Getting your wormery ready for the winter

The nights are drawing in, the temperature is dropping and the rain seems to fall day and night. None of this is good news for your wormery.

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So what should you do?

Firstly, try and move the wormery somewhere out of the rain - a shed or garage is perfect for over wintering as it will help keep the frost, as well as the rain, off. If you can't move it under cover keep it as close to a house wall as possible so it gains some heat and is at least a little sheltered from the wind, rain and frost.

During the summer I often rely on shredded paper and cardboard for keeping the wormery dry and this doesn't alter much in the Winter either as paper is good at drying a wormery out when too wet, keeps the compost aerated by stopping it getting compacted and adds much-needed carbon for the worms while also producing great compost that can be used for top dressing your plants or improving the soil in your borders.


However, it also helps to try and keep the rain out and the worms warm so that they will continue to break down your waste as well as they can during the winter months. It's well worth buying a couple of moisture mats (these are good for the summer as well but less necessary when it's warmer). They keep the worms in the dark (so they work better), dryer and warmer. It's worth noting that the worms will slow down a bit as it gets colder anyway so every little helps to keep them active.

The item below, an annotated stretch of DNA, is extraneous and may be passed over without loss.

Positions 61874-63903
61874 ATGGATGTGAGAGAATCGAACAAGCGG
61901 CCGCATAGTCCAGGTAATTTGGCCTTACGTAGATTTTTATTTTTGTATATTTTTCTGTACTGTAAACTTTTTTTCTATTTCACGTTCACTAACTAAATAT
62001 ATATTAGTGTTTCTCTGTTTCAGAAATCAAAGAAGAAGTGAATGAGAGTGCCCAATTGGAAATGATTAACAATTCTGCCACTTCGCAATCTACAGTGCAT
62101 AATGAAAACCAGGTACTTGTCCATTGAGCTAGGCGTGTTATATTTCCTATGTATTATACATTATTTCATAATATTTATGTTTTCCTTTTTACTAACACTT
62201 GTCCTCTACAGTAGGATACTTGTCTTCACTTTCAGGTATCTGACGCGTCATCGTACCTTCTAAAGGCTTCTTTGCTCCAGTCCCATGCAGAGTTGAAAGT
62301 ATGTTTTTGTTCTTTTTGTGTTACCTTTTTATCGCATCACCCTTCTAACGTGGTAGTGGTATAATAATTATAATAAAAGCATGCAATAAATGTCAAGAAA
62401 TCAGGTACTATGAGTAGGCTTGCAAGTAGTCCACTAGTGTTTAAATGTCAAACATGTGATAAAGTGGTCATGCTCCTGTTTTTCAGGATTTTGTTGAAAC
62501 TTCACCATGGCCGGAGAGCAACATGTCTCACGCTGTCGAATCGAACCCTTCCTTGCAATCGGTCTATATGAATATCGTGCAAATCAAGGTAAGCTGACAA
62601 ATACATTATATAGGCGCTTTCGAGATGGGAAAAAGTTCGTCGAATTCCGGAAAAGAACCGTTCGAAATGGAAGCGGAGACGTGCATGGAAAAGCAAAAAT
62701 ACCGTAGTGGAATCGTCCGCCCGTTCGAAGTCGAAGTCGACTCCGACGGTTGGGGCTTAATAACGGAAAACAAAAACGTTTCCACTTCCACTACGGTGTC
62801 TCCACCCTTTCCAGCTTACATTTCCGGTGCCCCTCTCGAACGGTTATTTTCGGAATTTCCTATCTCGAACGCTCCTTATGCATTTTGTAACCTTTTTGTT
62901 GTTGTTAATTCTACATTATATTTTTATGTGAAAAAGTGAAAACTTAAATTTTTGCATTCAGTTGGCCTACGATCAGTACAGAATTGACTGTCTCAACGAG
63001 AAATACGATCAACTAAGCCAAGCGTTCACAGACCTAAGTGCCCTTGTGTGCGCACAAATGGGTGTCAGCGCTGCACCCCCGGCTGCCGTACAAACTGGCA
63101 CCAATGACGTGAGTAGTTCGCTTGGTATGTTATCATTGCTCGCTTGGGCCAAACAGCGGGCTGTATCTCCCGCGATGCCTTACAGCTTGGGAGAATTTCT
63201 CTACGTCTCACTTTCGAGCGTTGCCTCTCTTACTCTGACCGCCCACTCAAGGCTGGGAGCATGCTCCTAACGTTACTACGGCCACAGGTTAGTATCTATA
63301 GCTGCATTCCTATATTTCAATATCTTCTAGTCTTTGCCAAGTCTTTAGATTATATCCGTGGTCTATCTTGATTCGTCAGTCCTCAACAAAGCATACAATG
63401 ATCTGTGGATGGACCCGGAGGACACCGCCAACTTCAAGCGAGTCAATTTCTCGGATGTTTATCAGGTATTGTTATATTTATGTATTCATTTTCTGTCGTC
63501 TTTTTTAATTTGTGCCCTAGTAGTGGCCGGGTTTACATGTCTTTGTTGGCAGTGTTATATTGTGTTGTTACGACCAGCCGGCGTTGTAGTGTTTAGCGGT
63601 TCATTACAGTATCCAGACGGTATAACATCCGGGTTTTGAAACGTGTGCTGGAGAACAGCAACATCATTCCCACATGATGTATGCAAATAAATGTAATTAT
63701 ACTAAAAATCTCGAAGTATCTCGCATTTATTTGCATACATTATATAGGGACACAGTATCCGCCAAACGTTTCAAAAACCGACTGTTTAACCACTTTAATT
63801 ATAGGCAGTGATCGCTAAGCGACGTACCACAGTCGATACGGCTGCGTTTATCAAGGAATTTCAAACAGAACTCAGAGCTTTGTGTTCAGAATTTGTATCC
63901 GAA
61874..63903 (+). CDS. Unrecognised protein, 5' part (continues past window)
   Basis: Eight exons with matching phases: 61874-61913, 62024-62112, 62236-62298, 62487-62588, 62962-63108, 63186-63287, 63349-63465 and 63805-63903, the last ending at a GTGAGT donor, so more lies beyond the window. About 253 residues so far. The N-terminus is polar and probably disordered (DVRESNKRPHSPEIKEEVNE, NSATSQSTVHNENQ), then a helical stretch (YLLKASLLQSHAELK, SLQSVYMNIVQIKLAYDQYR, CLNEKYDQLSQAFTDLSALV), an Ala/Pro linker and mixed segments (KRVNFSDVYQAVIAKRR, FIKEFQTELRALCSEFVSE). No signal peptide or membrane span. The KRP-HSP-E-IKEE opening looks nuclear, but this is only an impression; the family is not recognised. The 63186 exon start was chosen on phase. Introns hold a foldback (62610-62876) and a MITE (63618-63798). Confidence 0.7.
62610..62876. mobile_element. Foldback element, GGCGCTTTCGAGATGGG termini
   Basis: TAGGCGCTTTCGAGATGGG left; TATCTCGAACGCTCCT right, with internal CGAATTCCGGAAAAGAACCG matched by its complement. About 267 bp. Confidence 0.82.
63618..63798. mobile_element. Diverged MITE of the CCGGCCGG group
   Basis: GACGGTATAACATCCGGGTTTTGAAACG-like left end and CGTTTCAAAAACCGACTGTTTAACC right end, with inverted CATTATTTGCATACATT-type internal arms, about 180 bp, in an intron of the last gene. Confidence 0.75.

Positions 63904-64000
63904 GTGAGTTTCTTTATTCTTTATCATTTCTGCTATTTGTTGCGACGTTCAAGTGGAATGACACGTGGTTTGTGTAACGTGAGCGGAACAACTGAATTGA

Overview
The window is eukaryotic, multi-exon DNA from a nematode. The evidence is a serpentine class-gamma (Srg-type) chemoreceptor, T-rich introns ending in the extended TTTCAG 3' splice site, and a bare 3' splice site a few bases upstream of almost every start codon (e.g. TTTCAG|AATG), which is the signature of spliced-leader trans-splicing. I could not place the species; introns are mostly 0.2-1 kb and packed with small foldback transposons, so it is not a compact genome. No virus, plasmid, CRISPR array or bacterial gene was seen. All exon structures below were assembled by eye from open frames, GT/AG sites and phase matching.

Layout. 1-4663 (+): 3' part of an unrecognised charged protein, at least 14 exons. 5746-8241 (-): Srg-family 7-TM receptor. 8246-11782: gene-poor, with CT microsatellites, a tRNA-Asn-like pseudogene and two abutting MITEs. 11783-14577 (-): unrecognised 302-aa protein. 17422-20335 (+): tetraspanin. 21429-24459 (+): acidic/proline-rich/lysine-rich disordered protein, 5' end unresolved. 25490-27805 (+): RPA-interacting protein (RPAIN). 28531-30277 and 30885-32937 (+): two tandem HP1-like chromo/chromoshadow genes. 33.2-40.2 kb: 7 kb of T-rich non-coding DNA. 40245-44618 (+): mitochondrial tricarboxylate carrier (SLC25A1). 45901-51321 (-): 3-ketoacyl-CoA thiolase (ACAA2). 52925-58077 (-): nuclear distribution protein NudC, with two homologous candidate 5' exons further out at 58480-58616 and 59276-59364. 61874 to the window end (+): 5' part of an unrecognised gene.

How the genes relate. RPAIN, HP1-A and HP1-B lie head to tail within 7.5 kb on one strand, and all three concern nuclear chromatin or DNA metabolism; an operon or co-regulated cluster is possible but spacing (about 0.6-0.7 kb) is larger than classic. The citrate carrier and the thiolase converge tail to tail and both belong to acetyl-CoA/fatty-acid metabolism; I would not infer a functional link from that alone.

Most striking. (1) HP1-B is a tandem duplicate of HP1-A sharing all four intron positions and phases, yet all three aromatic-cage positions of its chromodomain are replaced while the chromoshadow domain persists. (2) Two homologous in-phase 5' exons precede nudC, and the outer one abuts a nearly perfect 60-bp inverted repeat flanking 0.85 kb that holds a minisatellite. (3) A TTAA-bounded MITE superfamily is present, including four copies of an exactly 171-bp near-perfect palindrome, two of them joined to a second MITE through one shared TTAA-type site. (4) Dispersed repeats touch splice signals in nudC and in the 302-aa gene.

If it gets very cold and falls below freezing for a length of time then it really is advisable to get them under cover but if that's not possible then bubble wrap, old carpet and placing it near the flu from the central heating will also help. Not too close to that flu though as the last thing you want is them being affected by carbon monoxide poisoning!

You'll also want to feed less when it's very cold as they do slow down quite a bit and uneaten waste can easily rot, causing acidic and anaerobic conditions that will make the wormery smell and possibly kill off your worms.

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